1 09/11/2004 15:37 Page 681. PRACTICE. IN BRIEF. This paper : Reviews the physiology of glucocorticoids. Provides an update on the therapeutic applications of Steroid drugs. Provides an understanding of the theoretical basis for adrenal crisis and collapse. Provides the dental practitioner with guidelines for management of patients being treated with Steroid drugs. Steroid cover for dental patients on long-term Steroid medication : proposed clinical guidelines based upon a critical review of the literature N. Gibson1 and J. W. Ferguson2. based to a great extent upon mainly anecdotal case reports and theory, there is a general acceptance that patients on long- term systemic Steroid medication should receive supplementary glucocorticoids or Steroid cover ' when undergoing certain types of stressful treatment including dentistry.
2 The theoretical basis to this practice is that exogenous steroids suppress adrenal function to an extent that insufficient levels of cortisol can be produced in response to stress, posing the risk of acute adrenal crisis with hypotension and collapse. The purpose of this paper is to review relevant literature and propose clinical guidelines for dental practitioners. Of numerous reported cases of adrenal crisis following procedural interventions, few stand up to critical evaluation. Other reviewers have reached similar conclusions. A number of studies confirm the low likelihood of significant adrenal insufficiency even following major surgical procedures. Various authors have suggested modified guidelines for management of patients on Steroid medications.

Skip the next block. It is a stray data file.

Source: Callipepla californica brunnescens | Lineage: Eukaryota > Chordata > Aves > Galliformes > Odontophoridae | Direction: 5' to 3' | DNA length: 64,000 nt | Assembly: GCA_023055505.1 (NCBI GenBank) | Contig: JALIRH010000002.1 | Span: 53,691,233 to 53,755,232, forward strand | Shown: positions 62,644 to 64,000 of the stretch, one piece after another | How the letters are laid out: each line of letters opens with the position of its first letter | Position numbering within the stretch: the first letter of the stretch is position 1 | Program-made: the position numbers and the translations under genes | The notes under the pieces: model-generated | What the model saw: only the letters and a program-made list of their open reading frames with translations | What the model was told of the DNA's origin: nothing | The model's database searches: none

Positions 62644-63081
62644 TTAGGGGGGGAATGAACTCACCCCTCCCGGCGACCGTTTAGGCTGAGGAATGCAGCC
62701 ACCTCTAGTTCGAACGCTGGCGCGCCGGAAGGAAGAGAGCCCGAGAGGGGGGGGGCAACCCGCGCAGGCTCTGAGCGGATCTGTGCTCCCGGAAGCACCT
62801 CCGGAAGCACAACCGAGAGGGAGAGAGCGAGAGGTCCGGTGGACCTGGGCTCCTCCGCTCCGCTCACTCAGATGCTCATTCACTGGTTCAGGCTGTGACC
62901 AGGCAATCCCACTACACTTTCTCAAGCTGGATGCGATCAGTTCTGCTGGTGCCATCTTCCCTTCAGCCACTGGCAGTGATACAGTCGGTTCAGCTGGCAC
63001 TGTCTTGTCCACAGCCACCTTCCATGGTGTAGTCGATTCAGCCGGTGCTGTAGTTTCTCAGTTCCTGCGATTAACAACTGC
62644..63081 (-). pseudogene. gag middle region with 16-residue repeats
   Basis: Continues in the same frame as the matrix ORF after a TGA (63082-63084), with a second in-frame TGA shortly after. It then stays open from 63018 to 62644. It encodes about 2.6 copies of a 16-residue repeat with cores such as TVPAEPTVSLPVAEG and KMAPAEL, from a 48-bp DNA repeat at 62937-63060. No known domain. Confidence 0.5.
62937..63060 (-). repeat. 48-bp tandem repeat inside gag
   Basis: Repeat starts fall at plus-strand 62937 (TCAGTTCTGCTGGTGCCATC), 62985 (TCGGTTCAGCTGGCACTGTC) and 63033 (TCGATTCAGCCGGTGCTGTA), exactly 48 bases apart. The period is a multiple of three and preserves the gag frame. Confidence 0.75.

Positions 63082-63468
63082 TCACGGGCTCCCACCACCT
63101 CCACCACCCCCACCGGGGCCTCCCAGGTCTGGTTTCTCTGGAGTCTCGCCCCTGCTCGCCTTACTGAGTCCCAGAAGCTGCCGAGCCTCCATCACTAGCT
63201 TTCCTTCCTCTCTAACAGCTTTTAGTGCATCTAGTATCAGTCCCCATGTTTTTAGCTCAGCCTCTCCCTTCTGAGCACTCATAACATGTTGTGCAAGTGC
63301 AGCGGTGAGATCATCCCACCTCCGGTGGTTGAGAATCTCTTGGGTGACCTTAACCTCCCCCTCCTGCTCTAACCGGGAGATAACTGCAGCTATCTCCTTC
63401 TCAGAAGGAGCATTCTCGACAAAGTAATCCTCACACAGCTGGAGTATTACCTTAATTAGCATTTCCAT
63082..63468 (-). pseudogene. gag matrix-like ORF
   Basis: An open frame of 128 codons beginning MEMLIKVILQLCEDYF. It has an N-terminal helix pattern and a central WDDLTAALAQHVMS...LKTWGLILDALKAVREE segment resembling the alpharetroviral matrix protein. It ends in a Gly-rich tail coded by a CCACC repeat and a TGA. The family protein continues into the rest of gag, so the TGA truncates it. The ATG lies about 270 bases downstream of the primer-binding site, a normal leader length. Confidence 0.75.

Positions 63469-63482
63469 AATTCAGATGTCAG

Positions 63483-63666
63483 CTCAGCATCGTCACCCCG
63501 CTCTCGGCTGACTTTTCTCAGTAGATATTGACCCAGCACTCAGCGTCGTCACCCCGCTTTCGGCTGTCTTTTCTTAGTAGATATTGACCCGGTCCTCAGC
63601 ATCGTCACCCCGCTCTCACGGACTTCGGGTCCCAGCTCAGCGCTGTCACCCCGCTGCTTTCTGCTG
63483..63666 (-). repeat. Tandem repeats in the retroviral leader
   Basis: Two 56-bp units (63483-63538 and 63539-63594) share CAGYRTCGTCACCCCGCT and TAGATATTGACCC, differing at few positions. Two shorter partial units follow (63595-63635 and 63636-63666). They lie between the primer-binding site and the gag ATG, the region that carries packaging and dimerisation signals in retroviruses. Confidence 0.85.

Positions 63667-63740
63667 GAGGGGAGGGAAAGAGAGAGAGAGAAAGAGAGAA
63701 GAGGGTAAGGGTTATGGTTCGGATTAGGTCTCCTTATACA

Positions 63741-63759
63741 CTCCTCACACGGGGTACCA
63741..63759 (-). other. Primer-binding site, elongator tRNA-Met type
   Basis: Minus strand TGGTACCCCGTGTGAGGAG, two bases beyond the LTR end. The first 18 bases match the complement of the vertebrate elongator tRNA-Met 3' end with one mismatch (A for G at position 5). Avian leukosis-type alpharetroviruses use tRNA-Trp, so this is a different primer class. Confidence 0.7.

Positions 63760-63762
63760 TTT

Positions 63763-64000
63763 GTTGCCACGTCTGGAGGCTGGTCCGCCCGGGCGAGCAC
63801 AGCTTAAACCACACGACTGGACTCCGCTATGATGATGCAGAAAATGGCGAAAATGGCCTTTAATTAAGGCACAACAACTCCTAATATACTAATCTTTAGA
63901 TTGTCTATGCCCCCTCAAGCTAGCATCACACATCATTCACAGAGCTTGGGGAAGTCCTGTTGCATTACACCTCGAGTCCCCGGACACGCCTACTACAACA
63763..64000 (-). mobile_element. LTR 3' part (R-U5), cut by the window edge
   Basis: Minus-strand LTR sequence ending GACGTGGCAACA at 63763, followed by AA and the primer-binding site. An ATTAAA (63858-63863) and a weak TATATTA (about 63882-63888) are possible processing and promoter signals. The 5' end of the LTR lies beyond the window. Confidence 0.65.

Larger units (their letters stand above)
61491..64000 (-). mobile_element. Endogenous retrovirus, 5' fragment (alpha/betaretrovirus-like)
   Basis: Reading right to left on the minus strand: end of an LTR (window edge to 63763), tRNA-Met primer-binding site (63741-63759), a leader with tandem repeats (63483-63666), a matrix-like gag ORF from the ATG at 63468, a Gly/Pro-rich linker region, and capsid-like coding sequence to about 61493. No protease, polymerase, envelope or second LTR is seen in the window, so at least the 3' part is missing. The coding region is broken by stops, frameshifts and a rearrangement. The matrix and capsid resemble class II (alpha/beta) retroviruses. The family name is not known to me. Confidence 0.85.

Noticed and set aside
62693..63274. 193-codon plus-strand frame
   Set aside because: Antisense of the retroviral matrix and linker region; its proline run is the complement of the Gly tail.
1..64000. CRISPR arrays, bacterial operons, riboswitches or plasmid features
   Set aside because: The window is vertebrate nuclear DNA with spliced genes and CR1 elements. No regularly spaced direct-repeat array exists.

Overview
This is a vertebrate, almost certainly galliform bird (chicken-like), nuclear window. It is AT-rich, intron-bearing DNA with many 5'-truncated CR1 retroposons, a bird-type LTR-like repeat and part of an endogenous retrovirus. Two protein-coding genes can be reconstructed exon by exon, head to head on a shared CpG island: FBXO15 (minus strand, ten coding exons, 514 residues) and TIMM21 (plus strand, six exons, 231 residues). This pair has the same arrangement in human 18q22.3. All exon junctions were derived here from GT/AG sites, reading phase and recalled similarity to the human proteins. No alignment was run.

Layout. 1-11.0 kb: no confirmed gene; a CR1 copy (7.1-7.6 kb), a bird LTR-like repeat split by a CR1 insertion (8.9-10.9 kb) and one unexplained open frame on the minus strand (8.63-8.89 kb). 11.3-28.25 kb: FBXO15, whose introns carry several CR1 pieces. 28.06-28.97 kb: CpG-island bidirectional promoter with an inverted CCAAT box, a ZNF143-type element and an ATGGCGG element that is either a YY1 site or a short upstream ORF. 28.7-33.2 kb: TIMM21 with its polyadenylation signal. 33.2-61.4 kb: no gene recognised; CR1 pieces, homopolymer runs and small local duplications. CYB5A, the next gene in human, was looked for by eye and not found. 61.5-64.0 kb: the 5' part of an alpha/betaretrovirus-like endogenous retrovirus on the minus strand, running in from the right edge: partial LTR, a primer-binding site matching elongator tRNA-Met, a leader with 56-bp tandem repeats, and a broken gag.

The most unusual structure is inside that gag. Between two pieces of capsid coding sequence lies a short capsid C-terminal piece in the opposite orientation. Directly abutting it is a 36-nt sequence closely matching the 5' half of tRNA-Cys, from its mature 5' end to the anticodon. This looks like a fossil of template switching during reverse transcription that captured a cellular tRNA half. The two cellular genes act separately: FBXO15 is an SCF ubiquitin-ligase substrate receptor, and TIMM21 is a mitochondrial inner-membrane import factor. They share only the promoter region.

3 patients on long-term Steroid medication do not require supplementary Steroid cover ' for routine dentistry, including minor surgical procedures, under local anaesthesia. patients undergoing general anaesthesia for surgical procedures may require supplementary steroids dependent upon the dose of Steroid and duration of treatment. INTRODUCTION such as surgery or 3 It has thus REVIEW OF LITERATURE. Glucocorticoids were first introduced in become common for standard textbooks the 1940s and have become a widely pre- in dentistry to recommend the administra- Physiology of glucocorticoids scribed class of drugs. Subsequently, con- tion of oral or intravenous steroids prior The cortex of the adrenal gland produces cern developed regarding the potential of to even minor dental procedures such as both sex (androgens) and corticoid hor- exogenous steroids to suppress normal conservative With the mones, the latter being divided into miner- adrenal gland function.